1) Do not censor your rough draft.
It is important to write what comes to you naturally. It is too easy to become bogged down in editing as you write, and very little gets written. Let your characters do and say silly things, and put in those melodramatic touches! Then editing is an entirely separate step, to be undertaken after your manuscript reaches full length and ideally after six months fallow time.
2) Start a sequel before you finish the first book.
This is a strange one, and not what people hoping to be authors of stand-alone masterpieces want to hear. However, EVERY one of my tales has begun to spawn a sequel before I was half way through. This has a number of advantages.
* You know what your characters would do next, even if you were never to write second volume. (This may help with motivation & wrapping the tale up.)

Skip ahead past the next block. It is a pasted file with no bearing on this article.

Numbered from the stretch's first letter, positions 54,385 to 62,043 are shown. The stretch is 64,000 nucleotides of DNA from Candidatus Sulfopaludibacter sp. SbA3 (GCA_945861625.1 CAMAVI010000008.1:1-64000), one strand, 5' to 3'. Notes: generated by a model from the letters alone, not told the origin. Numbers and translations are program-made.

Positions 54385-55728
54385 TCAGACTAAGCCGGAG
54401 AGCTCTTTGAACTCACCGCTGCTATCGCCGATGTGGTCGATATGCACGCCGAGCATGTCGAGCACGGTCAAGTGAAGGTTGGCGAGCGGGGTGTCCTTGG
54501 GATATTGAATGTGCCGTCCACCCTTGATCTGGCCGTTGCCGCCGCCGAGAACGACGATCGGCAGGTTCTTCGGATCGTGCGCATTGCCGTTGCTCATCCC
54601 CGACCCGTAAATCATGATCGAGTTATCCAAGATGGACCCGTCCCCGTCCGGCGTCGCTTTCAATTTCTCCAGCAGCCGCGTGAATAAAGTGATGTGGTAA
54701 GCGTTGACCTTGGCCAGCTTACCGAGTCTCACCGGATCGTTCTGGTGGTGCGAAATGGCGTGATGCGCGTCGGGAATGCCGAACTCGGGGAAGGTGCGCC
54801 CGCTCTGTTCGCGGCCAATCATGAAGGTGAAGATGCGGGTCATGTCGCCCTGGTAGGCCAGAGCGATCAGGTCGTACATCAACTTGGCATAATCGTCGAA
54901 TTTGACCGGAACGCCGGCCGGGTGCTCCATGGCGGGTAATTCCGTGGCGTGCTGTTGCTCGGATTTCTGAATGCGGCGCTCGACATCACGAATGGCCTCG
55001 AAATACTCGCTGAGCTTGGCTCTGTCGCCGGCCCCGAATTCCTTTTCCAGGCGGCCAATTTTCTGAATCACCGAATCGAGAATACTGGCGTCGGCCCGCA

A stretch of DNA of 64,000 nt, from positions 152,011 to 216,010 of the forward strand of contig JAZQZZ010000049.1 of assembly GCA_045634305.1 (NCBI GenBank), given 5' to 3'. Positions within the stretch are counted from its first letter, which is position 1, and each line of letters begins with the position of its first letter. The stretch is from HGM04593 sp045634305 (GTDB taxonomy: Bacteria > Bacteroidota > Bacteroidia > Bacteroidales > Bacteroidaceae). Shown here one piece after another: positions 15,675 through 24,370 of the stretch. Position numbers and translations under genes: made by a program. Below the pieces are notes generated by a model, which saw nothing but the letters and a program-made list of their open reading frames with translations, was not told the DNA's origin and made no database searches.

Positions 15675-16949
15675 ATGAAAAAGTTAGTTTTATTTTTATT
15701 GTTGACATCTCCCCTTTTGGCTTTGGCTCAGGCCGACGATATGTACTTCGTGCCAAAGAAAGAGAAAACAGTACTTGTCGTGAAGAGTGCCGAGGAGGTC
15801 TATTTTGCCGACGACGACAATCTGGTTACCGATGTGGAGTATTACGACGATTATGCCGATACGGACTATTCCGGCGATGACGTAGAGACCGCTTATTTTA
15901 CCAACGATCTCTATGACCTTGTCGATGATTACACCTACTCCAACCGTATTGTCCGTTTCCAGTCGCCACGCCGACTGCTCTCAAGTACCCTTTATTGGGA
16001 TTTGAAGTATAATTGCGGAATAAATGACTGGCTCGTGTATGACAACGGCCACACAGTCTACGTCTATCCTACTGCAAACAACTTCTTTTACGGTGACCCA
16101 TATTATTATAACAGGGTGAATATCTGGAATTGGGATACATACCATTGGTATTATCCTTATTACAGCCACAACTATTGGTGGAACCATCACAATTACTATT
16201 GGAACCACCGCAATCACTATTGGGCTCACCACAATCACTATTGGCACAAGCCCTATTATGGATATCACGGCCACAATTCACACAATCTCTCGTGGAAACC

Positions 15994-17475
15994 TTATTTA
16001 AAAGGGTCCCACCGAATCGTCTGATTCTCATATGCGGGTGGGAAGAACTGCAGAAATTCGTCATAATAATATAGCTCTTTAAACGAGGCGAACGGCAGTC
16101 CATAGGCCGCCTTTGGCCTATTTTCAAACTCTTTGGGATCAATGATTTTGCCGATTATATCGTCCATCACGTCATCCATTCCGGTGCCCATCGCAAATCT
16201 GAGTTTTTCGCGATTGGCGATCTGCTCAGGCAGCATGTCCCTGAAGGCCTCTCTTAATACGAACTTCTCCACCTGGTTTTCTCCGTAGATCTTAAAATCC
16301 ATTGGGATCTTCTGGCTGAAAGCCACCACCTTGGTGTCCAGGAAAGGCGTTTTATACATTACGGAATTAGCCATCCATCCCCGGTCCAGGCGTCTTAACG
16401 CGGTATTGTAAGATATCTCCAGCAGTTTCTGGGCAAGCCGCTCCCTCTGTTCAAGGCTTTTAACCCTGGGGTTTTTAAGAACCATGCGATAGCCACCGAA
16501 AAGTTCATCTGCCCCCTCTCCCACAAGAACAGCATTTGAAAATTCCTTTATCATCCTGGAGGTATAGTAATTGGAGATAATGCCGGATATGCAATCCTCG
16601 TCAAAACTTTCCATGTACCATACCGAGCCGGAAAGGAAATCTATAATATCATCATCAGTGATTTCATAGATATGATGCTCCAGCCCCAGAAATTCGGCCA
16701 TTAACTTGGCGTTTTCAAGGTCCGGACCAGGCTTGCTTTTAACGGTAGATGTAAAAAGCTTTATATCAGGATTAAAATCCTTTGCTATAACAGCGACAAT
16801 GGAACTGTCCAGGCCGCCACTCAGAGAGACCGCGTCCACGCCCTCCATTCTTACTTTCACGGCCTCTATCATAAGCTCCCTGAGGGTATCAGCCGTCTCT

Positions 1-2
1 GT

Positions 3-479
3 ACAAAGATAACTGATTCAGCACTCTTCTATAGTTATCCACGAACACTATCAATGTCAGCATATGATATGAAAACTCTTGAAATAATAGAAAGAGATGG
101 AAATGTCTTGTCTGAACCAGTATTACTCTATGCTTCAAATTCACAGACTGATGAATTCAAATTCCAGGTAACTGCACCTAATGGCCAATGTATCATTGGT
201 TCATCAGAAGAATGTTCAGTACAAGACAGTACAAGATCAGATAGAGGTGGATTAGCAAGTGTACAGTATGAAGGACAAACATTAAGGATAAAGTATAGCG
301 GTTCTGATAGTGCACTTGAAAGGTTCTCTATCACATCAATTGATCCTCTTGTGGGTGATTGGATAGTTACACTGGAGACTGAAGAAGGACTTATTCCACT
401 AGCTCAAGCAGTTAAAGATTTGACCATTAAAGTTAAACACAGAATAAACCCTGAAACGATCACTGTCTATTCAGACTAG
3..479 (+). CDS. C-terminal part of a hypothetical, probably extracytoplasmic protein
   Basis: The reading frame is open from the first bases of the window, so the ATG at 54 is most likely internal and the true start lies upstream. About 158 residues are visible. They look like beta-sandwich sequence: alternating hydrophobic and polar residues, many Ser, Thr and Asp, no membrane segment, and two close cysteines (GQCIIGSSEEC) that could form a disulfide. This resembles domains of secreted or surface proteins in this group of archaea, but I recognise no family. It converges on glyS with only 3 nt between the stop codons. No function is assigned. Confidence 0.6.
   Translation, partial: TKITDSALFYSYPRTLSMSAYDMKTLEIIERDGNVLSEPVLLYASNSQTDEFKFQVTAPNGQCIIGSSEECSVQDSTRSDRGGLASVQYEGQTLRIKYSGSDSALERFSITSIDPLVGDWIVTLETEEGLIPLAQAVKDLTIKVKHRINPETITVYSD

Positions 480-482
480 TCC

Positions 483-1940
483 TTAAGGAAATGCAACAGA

* Envisioning your characters with futures will help you flesh them out as well rounded.
* Staring a sequel may actually help you generate details of setting to go in the original story.
* The sequel is there if you ever want to write it!
* If you do write a sequel the seeds are already sewn and some minor characters and incidents that become important in future volumes have been woven into the tapestry.
* Refusing to let your mind wander into sequel territory may well stunt your vision. Therefore, even if you don't want those extra words, and the work of writing an entire second book - I advise you write a few chapters that your muse dictates when the creative juices are flowing. Definitely don't beat yourself up for starting another project before the present is finished sort of thing!